It is unlikely that a credible and independent investigation will ensue. Our collective apathy and willingness to drink the anti-terrorist tonic will ensure that we not only accept preventive arrests, but that we now accept preventive executions as well.

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Drone Warfare

The Obama administration recently permitted a partial lifting of the veil on its secret drone-assisted assassination program. This program targets alleged terrorist leaders in various countries such as Pakistan, Somalia, and Yemen. There is debate regarding the statistics, but even if one relies on the “official” source, the number of civilians murdered exceeds 100. The administration apparently now, after 6 years of thousands of drone-assisted killing missions, supports revealing this data and favors measures to reduce civilian casualties.


The U.S. is not at war with the nations where the impugned drone killings are carried out. There is no justification, either legal or moral, for this program. It is akin to a Star Chamber in which members of a secret politico-military inner council identify and murder supposed terrorists and, in the fallout, kill innocent people as well. Of course, this is not to mention errors in intelligence leading to the direct targeting and murder of innocent civilians.


The issue is not how to render the program more effective or accountable. Rather, it should be simply recognized for what it is: state-initiated criminal activity of the worst kind. Those responsible should be held accountable. They have and are committing murder.

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Extrajudicial Assassinations

In the wake of the massacre at the Bataclan club in Paris, the French authorities quickly mobilized to track down those responsible for this act of abject terrorism. However in so doing, they acted without regard for the due process of law. They took siege of an apartment in St-Denis where the principal suspect resided, firing in excess of 5000 projectiles, whereby all 3 occupants were killed.


Nothing about this operation suggests that the authorities had any intention of apprehending the suspects. Rather, the agents involved shot to kill. The suspects were surrounded but there is no evidence they were ever given an opportunity to surrender. The third suspect, who has yet to be identified, may have been involved in the terrorist plot, or may have simply known the suspects, or may have been a hostage himself.


Unfortunately, given the highly emotional context of these events, few questions will be asked and, over time, the page will be turned on this operation. We are all easily reassured that these actions were skillfully planned and necessary to effectively wage the war on terrorism. However, more should be expected of our political leaders who cloak themselves in liberal and democratic values. Whether it be Ben Laden, Khadafy, Mesrine, or countless other casualties of secret drone attacks, extrajudicial assassinations should never be tolerated.

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On June 29, 2015, the Supreme Court of the United States of America held, in Glossip v. Gross, that the State of Oklahoma’s protocol for the execution of death row inmates was constitutional. The challenge was brought by 3 death row inmates (“petitioners”) in the wake of the “Lockett” execution. Clayton Lockett was executed by lethal injection. The drugs administered to bring about his execution initially failed. Apparently unconscious, he awoke, wrestling against the restraints that had been applied, stating “this shit is fucking with my mind” and “the drugs aren’t working”. The state executioners then lowered the blinds and allegedly halted the execution, yet 10 minutes later, 40 minutes after the execution began, Lockett was pronounced dead.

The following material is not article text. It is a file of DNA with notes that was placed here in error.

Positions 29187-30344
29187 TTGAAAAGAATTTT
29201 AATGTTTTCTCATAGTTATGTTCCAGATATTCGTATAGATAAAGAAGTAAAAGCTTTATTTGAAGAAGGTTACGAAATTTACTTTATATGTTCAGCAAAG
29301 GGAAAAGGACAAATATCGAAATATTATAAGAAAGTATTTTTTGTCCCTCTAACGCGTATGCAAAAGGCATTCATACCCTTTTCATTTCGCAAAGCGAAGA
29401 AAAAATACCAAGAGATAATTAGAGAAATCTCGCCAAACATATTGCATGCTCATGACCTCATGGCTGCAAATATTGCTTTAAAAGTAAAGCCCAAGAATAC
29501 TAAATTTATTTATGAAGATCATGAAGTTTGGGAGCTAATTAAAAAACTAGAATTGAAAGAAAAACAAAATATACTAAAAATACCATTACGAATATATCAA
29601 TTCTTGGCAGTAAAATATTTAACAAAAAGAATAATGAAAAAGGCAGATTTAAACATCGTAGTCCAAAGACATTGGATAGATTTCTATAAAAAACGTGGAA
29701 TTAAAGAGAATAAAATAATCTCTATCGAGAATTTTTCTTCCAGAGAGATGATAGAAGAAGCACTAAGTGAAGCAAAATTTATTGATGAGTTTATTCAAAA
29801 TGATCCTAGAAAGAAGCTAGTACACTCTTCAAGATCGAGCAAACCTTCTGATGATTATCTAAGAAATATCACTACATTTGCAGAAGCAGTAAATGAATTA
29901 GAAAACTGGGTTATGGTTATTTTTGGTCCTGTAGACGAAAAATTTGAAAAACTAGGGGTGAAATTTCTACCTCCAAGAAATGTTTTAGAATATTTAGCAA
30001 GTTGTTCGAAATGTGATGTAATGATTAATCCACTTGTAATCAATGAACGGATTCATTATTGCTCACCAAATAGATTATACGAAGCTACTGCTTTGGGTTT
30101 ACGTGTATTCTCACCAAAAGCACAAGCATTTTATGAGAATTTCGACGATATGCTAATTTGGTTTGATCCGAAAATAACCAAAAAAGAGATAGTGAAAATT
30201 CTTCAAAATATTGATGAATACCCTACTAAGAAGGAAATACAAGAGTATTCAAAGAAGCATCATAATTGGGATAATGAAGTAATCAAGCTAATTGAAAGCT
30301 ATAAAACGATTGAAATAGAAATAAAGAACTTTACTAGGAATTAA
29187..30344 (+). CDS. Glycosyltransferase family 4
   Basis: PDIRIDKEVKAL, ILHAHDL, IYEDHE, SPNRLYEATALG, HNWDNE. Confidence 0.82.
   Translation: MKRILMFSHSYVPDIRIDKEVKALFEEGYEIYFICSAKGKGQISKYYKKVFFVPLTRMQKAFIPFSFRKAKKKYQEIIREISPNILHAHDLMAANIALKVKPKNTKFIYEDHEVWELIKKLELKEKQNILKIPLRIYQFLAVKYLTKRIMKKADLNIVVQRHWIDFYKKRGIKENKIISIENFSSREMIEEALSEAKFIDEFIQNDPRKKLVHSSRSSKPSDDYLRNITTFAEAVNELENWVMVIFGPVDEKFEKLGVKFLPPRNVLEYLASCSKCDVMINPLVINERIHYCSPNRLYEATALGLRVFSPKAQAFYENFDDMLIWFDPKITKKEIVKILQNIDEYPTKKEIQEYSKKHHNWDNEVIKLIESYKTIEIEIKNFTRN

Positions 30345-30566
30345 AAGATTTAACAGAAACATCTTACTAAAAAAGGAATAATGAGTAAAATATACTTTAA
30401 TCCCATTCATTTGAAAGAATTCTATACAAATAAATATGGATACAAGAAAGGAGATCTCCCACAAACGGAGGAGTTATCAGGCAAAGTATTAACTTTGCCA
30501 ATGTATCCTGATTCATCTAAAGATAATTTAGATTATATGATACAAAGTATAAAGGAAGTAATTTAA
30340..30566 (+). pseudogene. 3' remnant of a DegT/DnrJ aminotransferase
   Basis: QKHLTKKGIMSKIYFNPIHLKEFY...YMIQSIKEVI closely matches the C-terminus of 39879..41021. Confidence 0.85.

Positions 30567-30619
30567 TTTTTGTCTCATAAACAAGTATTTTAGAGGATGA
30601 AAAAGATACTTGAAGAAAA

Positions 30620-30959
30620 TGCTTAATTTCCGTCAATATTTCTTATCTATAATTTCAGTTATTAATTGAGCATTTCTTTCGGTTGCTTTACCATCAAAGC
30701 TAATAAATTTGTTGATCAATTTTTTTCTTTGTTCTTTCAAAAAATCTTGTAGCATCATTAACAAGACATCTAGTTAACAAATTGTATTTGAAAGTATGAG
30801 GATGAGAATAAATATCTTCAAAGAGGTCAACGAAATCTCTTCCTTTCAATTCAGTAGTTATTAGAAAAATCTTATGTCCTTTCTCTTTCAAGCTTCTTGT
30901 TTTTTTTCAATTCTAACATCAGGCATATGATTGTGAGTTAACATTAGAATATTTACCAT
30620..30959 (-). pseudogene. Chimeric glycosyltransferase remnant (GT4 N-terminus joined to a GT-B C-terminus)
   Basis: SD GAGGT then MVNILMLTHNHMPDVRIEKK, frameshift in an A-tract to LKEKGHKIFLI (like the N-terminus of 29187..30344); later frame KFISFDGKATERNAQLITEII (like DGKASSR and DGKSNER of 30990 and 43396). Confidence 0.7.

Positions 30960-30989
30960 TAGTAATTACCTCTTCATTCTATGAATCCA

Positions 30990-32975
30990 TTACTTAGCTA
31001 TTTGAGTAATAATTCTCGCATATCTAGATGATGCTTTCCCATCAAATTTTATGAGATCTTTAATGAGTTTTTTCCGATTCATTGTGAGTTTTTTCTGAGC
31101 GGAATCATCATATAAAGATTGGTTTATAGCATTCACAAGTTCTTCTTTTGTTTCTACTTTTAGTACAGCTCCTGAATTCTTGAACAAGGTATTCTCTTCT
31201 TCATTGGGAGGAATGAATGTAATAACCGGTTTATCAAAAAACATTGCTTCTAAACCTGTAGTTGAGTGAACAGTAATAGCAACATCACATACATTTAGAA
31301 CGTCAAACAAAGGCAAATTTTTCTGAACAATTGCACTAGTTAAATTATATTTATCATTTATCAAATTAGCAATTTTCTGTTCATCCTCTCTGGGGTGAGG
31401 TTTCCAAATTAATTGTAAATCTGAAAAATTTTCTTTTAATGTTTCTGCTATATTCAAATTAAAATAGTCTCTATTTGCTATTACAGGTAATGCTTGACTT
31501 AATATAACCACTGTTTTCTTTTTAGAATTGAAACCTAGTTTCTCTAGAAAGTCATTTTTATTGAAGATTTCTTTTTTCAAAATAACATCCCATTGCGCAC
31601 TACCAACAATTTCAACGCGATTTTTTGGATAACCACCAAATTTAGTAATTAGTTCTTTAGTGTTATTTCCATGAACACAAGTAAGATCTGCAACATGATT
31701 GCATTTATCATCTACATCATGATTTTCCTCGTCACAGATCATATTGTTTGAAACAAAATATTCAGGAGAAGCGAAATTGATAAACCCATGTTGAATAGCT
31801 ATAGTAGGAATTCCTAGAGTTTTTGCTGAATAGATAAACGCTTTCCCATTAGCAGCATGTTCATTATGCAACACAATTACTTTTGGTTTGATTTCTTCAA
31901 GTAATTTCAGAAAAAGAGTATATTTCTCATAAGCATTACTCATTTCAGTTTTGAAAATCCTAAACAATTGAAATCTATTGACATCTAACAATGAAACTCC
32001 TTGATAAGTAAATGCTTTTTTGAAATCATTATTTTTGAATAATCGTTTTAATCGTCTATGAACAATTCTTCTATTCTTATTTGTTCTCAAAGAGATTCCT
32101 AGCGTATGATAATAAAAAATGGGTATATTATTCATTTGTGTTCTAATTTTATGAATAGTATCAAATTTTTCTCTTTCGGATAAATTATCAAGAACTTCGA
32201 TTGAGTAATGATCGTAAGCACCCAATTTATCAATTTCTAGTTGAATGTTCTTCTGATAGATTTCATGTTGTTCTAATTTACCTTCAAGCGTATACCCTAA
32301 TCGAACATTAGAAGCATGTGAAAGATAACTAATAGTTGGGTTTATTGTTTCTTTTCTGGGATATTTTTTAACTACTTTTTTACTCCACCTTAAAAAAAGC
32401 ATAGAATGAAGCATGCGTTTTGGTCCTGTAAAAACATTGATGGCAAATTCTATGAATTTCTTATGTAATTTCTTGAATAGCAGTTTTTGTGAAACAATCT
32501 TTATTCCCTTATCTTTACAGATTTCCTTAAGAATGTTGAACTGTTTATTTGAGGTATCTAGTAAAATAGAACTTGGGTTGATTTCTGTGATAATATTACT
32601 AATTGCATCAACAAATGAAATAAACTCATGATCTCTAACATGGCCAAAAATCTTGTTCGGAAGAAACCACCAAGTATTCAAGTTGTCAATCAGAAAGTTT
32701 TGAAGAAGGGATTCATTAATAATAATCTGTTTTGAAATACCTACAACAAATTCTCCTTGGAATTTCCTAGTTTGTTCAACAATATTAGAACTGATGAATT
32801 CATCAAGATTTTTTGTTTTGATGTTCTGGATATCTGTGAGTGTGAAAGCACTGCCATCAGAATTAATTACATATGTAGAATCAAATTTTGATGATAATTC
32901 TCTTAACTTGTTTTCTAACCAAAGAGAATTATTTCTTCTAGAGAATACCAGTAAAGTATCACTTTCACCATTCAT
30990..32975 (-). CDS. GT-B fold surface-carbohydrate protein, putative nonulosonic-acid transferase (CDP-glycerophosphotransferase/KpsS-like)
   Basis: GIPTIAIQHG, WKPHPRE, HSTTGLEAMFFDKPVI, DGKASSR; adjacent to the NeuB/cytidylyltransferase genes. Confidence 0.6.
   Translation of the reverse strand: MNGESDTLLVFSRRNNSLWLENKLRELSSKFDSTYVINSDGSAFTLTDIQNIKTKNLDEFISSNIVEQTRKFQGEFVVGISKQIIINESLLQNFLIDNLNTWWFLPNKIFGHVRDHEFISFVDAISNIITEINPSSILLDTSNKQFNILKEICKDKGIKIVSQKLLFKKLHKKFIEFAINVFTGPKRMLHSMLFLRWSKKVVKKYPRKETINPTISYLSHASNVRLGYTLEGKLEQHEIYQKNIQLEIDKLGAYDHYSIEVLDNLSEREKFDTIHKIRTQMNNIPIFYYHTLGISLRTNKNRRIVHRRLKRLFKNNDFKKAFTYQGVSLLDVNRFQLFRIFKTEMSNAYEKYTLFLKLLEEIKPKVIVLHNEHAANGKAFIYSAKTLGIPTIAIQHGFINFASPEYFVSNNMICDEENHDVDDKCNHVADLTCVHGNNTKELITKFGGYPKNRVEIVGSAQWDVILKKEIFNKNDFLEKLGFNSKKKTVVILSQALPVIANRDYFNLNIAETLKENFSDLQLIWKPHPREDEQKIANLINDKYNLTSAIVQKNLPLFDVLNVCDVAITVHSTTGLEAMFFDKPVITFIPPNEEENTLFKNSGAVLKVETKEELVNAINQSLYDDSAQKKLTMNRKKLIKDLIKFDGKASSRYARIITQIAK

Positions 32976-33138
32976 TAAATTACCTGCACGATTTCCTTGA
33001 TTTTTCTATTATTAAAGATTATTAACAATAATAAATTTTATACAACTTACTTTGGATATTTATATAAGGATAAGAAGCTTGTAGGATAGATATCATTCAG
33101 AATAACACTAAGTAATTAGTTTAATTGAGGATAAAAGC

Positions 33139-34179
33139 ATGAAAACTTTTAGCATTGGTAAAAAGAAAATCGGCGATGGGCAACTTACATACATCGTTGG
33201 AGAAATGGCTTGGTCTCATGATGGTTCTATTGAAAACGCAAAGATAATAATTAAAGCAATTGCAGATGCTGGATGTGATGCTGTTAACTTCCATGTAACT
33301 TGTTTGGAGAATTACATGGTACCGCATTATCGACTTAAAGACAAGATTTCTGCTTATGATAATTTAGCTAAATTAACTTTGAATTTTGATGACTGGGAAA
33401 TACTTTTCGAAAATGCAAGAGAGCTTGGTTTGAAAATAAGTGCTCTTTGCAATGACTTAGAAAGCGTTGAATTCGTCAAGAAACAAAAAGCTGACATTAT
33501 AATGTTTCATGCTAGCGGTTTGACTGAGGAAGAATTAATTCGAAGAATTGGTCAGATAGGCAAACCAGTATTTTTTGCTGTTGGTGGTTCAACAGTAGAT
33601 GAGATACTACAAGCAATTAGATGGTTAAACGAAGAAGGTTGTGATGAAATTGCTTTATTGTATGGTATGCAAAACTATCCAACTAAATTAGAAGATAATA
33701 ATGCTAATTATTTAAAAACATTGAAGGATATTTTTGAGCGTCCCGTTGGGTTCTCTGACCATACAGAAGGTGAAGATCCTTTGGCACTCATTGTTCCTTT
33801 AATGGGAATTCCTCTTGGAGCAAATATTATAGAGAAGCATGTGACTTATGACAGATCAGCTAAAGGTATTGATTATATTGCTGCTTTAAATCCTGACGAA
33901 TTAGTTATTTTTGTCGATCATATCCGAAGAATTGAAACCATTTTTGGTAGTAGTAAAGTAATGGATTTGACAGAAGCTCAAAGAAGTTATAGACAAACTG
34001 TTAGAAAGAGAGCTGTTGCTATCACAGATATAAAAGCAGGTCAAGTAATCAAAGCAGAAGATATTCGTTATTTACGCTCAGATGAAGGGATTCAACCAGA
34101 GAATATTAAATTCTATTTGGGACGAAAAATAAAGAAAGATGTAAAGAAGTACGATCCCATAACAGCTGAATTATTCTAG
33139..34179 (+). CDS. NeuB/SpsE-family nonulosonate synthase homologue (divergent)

Justice Samuel Alito wrote the Court’s rather caustic controlling opinion. He essentially held that the state has no obligation to develop a protocol ensuring a painless death, and that further, the 3 death row inmates had failed to show that a better alternative existed. It seems inconceivable to charge a condemned person with the responsibility of showing that there exists a more humane way to bring it about. It seems inconceivable that a society claiming to be civilized would have any confidence in any “death protocol” given compelling evidence of botched executions.


Justice Alito went to great pains to provide the facts of the murders the 3 petitioners had committed. They are chilling indeed, but not as chilling as the spectre of a court condoning a violent death associated with a state-sponsored execution. There is an alternative. Life imprisonment is enough.

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In the wake of the massacre of the journalistic staff of Charlie Hebdo, Western political leaders have ramped up their discourse on the “war on terror”.  Here in Canada and elsewhere, we will most certainly witness the continued expansion of police investigative powers at the expense of democratic rights and liberties.  We can further expect greater military intervention in the Middle East.

There is no doubt that the Charlie Hebdo massacre was an act of terror.  But how should one define the reality of innocent civilians who die each day as a result of Western bombing missions in the Middle East?  Can it not be said that they too are victims of terror?  And what of a police officer who arrests and detains an individual in the middle of the night on suspicion alone (a power enshrined in our Combatting Terrorism Act), particularly where the suspicion proves unfounded.  Would such a person not perceive the action as one of terror?

The tragedy of the Charlie Hebdo massacre and the subsequent murder of 4 hostages in a kosher supermarket must not serve to empower Western governments, in the name of the war on terror, to continue to erode our most fundamental rights and commit atrocities abroad